Green paint almost, but not quite, gone

William Adair of Gold Leaf Studios remove green paint from the organ in the Washington National Cathedral\'s historic Bethlehem Chapel, Tuesday, July 30, 2013, in Washington. Officials at the cathedral discovered the paint inside two chapels Monday afternoon. The paint was splashed onto the organ and on the floor inside the Bethlehem Chapel on the basement level and inside Children\'s Chapel in the nave of the cathedral. (AP Photo/Carolyn Kaster)

WASHINGTON – Not so fast. The vandal’s green paint doesn’t wipe clean so easily.

Nearly two weeks after green paint mysteriously appeared splashed on Washington landmarks, the cleanup continues.

On Wednesday, workers will apply a new product to the remaining spots of green at the Lincoln Memorial. The clay and solvent mixture is formulated to draw out the stubborn remnants.

After a day of soaking, the Great Emancipator’s statue will be power washed on Thursday. Scaffolding could remain in place until Friday – more than two weeks after the vandal struck.

The National Park Service says more than 99 percent of the paint has been removed and that there won’t be any permanent damage. Officials admit the process has taken longer than they originally thought.

Some parts of the Memorial appear cleaner than before the paint attack, Park Service spokesperson Carol Johnson noticed.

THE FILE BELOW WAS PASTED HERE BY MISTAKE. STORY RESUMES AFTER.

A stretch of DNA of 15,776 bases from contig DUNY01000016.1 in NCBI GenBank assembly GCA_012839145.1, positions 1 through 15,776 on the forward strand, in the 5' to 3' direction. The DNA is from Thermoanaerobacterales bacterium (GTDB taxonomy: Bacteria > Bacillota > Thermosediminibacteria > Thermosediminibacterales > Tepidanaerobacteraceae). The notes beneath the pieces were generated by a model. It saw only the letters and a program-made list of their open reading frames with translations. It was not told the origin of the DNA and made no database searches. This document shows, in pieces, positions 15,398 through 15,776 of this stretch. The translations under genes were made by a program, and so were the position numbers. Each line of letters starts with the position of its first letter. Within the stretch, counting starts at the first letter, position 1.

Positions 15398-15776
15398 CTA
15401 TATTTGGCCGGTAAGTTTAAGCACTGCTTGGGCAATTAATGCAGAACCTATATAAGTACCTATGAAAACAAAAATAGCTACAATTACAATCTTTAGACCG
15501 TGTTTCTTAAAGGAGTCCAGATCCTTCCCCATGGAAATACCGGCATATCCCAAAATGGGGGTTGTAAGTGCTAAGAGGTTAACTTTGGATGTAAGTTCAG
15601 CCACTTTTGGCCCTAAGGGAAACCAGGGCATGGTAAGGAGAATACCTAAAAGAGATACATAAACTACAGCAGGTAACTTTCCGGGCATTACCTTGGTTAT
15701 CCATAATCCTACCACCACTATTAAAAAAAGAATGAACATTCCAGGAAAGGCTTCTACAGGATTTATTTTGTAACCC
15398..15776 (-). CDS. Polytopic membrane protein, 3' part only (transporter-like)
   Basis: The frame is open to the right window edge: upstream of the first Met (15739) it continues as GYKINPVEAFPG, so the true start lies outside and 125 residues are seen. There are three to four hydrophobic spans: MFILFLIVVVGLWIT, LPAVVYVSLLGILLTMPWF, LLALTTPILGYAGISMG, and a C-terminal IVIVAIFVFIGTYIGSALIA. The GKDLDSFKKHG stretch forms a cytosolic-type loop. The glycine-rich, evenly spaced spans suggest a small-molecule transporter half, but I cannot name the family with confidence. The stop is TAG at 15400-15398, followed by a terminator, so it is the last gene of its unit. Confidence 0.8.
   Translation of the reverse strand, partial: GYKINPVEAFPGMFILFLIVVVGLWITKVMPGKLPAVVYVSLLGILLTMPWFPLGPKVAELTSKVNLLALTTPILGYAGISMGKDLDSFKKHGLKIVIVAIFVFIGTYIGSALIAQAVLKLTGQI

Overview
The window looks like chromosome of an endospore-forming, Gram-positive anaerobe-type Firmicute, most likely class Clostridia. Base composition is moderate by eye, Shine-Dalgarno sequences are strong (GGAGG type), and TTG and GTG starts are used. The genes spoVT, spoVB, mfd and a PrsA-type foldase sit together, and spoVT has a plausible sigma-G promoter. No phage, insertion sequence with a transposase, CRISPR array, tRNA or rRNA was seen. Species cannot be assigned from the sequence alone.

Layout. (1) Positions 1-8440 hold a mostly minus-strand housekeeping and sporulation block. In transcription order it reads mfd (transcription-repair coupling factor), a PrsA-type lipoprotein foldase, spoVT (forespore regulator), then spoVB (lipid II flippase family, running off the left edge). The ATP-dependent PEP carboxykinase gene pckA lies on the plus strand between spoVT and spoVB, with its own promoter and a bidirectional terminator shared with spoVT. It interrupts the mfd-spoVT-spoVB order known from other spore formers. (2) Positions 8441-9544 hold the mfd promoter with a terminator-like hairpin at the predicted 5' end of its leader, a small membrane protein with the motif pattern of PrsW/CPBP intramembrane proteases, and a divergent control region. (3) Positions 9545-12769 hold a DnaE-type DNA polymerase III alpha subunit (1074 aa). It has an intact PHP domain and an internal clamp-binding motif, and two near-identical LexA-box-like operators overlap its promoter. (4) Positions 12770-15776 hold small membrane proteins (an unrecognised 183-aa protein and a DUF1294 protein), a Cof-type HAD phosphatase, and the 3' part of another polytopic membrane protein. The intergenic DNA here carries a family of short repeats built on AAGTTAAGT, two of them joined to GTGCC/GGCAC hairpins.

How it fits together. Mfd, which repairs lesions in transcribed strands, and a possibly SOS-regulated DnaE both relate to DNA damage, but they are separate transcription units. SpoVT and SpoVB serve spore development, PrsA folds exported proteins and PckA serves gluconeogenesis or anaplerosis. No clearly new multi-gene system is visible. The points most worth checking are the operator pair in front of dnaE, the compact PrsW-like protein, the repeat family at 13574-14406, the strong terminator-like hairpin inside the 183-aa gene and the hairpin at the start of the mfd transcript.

More than 300 total working hours have already gone into paint removal at the Lincoln Memorial.

At the National Cathedral, the green paint is gone.

“We’ve been very fortunate,” says Jim Shepherd, the director of preservation and facilities. “We were able to get a crew in here immediately following the event.”

Gold Leaf Studios arrived within an hour of the paint slinging and went to work while it was still wet.

The green paint in the Children’s Chapel came off easily. Removal in the Bethlehem Chapel took a bit longer because the paint sunk into the grain of the wood on the organ case.

“They were able to get all of the paint off the various different surfaces without permanent damage,” Shepherd says.

The Children’s Chapel opened last Friday. The Bethlehem Chapel opened Monday.

The initial damage estimate at the National Cathedral was $15,000. The final bill will be slightly higher than that because of the number of craftsmen and conservators it took to restore the chapels.

A Chinese woman with an expired visa has been charged in vandalism at the cathedral. She is being held in a halfway house.

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